slept well and had breakfast, etc.? Those are very real issues teachers have to
struggle with every day, and giving them and their school a bad grade by the
same criteria as other schools that don't see those problems as much is
Yes, Nathan, there is a commercial involvement. Education itself is a
commercial activity, as are all activities involved with running a civil
society. Do you expect people to teach children, make paper, provide pencils,
sweep the floors, and cook school lunch for just the joy of doing it? Do you
attend to your employment responsibilities without expecting a pay check so you
can support your family? Why would you expect people involved in education to
Can anyone supply evidence that standardized testing has improved education?Has our economy strengthened with a more educated, and prepared work
force? Has it been worth the time and effort? What are the results?
For those who advocate for Common Core and SAGE, I'd like to know how many
of you make money off it? Paid for writing SAGE questions? A job in assessments?
A job in the State Office of Education?Common Core and SAGE are
commercial activities. The State Office of Education is making millions of
dollars selling test questions to other states. It employs a bureaucracy in
Utah.Common Core and SAGE are big business.
Cousineddy and cmsense: I agree with you totally. I have more than 30 years
experience in the elementary classroom. A lot of people are making SAGE out to
be some monster, ready to devour our children. So untrue. It takes a grand
total of 6-8 hours, one hour at a time. This is hardly throwing away five weeks
of instruction. And yes, that time we spend reviewing and prepping for the
test, that is LEARNING time. The bar has been raised significantly by SAGE. The
thing that just blows my mind is that we have been doing standardized testing
for as long as I have been teaching. Why is there suddenly this drama about
testing? Testing is a vital part of education. I'm frustrated that after
40 million dollars invested, not to mention the hours that have been invested by
educators raising our own bar to meet the standards, it will now be thrown out.
Next year or the year after, we'll have something new and we'll start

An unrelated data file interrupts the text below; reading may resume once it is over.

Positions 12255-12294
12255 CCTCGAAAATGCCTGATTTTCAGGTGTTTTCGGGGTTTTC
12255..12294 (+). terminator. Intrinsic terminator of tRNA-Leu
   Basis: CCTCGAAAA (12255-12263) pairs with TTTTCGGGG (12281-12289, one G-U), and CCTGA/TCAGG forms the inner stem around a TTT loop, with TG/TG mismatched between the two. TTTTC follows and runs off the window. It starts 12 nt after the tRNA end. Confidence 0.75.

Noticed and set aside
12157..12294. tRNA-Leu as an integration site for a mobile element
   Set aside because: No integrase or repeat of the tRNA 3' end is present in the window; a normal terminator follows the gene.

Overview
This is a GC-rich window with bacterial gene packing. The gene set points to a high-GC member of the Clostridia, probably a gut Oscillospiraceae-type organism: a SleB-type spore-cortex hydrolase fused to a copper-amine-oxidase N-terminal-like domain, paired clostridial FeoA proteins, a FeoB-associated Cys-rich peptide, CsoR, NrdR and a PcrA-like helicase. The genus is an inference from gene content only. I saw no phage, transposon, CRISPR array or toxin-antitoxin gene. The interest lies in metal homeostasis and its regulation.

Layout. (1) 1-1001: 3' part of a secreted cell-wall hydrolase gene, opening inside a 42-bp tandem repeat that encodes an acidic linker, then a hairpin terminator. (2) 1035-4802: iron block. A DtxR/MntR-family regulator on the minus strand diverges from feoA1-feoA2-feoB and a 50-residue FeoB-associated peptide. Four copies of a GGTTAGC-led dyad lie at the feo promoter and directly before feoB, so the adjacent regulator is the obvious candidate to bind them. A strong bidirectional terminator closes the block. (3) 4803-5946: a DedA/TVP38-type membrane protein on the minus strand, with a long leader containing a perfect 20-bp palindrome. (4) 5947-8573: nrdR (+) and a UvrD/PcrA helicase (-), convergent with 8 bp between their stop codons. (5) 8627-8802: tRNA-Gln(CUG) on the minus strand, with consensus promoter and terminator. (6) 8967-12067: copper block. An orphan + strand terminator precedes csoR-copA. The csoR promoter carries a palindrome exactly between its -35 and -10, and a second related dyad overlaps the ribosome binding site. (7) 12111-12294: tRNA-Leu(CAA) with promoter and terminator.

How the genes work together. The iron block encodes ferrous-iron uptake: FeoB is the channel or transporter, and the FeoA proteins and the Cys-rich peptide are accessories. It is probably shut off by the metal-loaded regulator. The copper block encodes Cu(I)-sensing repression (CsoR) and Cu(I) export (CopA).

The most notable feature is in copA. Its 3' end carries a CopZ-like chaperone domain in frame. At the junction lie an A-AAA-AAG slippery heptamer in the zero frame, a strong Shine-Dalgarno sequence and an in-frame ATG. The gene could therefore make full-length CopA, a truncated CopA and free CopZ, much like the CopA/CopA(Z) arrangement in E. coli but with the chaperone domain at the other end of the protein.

all over. Ridiculous.
Those who are fighting against benchmark testing are fighting against quality
education. SAGE may not be the best test or means of testing our
children's achievement level, but assessment is needed. Let me quote
President Monson for those on the far-right fringe who may respect his opinion:
"Where performance is measured, performance improves. Where performance is
measured and reported, the rate of improvement accelerates."We
need to know how our children and our education system are doing. Sabotaging
this process only hurts our education system, and ultimately the children it
My students are taking the SAGE test right now. I don't have a problem
with most of it and think an end of the year cumulative test is a good thing.
What I have a problem with is that students are able to finish in 5 minutes and
not take it serious. There are no repercussions for students that give no
effort. Also, there are way too many parents/students opting out, which are
usually the higher scoring students. Is this a true reflection of my class?
Not even close. So what are we learning? What is the purpose if the data is
not accurate?I wish we could go more towards an Iowa Basics or ACT
style test. Give the same test to every sophomore/junior/senior in the country,
regardless of what math class they are in. That would tell me a whole lot more
as their teacher about how I'm doing than the current situation.
The SAGE test does many important things for students, parents, teachers, and
schools. First and foremost, it sets the beginning bar of rigor for every LA,
math, and science teacher in the state. I have taught for 27 years and I know
first hand that there is a huge discrepancy between what one teacher feels is
rigorous compared to another. With the SAGE test, every teacher now begins the
year knowing first hand the level of rigor required to help students be college
and career ready. Each teacher is somewhat forced to align their assignments
and their formative assessments all throughout the year to that level of rigor.
That alone has made a huge difference to the entire system. We always had
shinning stars in our education field, but there weren't enough shinning
stars to succeed with all students. SAGE has gone along way to hold all
teachers to a high standard. I could give you a bunch more positive things that
have come from the SAGE test, but I would run out of words.
Listening to the SAGE story last night its clear that a lot of students just